Analysing narrative data using McCormack’s Lenses
General Previous     Next

Analysing narrative data using McCormack’s Lenses

Lesley Dibley Research fellow, Faculty of Society and Health, Bucks New University, Uxbridge, UK

Aim In health and social care research, pure naturalistic enquiry often seeks to understand personal experiences, and adopts data collection methods that can generate vast amounts of rich, thick text. This article demonstrates the way in which the author used a particular approach to analyse the complex narrative data arising from her MPhil research into experiences of lesbian parents in the healthcare system.

Background Narrative data is often cumbersome, prolific and chaotic, and it can be difficult to manage such data effectively while remaining sympathetic to the original meaning of the storyteller. Guidance exists on what narrative analysis should achieve, but finding ways of interpreting and demonstrating meaning in different types of stories can be challenging.

Data sources The data discussed here arose from six unstructured interviews with ten lesbian parents from across the UK, collected in 2003-04 during the author’s MPhil studies.

Review methods The use of McCormack’s Lenses to analyse narrative data supported the philosophical underpinnings of Heideggerian phenomenology which provided the framework for the research endeavour.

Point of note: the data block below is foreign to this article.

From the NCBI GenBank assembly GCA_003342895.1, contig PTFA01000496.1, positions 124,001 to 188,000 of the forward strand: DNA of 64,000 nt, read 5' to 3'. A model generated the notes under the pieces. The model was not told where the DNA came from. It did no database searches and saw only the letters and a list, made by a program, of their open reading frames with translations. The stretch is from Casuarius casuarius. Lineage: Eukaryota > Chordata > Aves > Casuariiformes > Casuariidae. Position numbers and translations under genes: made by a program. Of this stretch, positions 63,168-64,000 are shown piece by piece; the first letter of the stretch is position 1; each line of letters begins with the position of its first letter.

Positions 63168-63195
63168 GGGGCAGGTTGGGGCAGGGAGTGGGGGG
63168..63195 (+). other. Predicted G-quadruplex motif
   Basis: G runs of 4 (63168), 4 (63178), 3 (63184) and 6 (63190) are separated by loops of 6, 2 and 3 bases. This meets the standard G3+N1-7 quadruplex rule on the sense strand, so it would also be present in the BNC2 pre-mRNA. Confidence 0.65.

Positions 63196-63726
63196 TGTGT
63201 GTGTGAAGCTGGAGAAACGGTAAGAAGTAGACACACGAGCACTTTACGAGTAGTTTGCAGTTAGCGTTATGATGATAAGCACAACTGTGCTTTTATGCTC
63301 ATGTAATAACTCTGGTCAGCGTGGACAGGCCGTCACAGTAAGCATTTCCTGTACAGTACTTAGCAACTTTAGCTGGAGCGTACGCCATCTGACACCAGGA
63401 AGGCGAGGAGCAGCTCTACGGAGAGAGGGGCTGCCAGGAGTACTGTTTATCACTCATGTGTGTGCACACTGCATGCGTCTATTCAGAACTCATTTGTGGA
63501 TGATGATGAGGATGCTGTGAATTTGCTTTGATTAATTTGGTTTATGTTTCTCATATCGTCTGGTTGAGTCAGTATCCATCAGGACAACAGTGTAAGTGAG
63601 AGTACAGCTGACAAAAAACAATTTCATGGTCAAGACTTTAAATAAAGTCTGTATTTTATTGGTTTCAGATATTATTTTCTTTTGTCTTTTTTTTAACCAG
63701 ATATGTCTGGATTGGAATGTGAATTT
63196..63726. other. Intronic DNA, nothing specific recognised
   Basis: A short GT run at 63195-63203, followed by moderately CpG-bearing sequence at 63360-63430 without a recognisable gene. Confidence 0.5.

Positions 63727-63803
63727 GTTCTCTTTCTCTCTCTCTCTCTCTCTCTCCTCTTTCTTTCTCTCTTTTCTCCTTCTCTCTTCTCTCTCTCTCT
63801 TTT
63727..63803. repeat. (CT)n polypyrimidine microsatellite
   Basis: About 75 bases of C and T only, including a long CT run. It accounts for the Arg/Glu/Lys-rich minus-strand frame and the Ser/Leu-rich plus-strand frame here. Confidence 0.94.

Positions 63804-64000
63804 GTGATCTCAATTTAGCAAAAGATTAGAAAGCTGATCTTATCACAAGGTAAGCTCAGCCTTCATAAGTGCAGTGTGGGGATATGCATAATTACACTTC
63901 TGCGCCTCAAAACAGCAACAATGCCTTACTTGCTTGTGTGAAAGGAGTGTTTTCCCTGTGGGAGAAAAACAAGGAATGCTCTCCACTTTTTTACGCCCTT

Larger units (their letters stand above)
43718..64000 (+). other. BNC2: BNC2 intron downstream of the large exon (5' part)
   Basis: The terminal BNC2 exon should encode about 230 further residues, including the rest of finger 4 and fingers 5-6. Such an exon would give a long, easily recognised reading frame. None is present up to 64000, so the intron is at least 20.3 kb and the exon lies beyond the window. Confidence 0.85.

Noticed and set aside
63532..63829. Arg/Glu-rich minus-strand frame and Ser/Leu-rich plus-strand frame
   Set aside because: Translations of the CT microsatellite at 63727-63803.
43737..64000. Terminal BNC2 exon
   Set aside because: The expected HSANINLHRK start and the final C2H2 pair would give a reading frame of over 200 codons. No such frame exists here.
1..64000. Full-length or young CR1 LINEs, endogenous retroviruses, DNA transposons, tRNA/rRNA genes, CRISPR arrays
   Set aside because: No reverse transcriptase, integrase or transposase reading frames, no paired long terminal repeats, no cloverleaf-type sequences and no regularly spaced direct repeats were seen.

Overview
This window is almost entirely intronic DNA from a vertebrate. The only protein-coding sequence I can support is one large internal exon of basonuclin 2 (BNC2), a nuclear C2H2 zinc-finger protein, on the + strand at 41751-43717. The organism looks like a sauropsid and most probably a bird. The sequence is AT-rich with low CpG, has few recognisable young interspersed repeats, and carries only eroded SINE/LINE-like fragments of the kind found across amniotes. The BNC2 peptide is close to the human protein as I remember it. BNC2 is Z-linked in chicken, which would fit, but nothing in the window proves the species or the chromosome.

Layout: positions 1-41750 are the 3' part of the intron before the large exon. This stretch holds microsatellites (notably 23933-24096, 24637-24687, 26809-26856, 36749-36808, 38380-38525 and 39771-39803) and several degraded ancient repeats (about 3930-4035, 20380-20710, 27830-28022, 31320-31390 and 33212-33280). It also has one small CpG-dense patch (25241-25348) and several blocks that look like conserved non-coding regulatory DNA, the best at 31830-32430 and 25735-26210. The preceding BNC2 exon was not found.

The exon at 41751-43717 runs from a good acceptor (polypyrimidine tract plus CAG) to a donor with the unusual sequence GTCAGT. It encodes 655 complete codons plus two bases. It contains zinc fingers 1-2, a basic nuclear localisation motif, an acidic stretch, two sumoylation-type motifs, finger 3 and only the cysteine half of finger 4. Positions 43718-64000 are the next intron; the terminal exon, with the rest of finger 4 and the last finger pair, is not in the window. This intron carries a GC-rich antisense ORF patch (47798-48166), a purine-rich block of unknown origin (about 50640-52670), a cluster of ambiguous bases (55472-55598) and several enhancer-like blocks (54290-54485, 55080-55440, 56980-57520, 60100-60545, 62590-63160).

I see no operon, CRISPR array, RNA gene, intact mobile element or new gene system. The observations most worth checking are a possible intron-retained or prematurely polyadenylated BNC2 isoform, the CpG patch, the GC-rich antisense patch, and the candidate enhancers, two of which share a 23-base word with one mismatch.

Discussion Locating the analysis method that best suits the methodology, purpose and data is not always easy. Naturalistic or qualitative researchers may need to make extra effort to explain the philosophical and practical aspects of their work, and while it can be tempting to select an adequate analysis approach, seeking out the framework which best fits the data will enhance the credibility of the findings

Conclusion McCormack’s Lenses provides a flexible framework for the analysis of complex narrative data. It enables the researcher to take core themes and stories of experience in the original story and reveal these to the reader with openness. As well as remaining true to the original story, the framework enables the researcher to demonstrate that the reported findings are situated in the original data.

Nurse Researcher. 18, 3, 13-19. doi: 10.7748/nr2011.04.18.3.13.c8458

Peer review

This article has been subject to double blind peer review

Accepted: 22 January 2010

Want to read more?

Already subscribed? Log in

OR

Unlock full access to RCNi Plus today

Save over 50% on your first 3 months

Your subscription package includes:
  • Unlimited online access to all 10 RCNi Journals and their archives
  • Customisable dashboard featuring 200+ topics
  • RCNi Learning featuring 180+ RCN accredited learning modules
  • RCNi Portfolio to build evidence for revalidation
  • Personalised newsletters tailored to your interests
Subscribe
RCN student member? Try Nursing Standard Student

Alternatively, you can purchase access to this article for the next seven days. Buy now

Or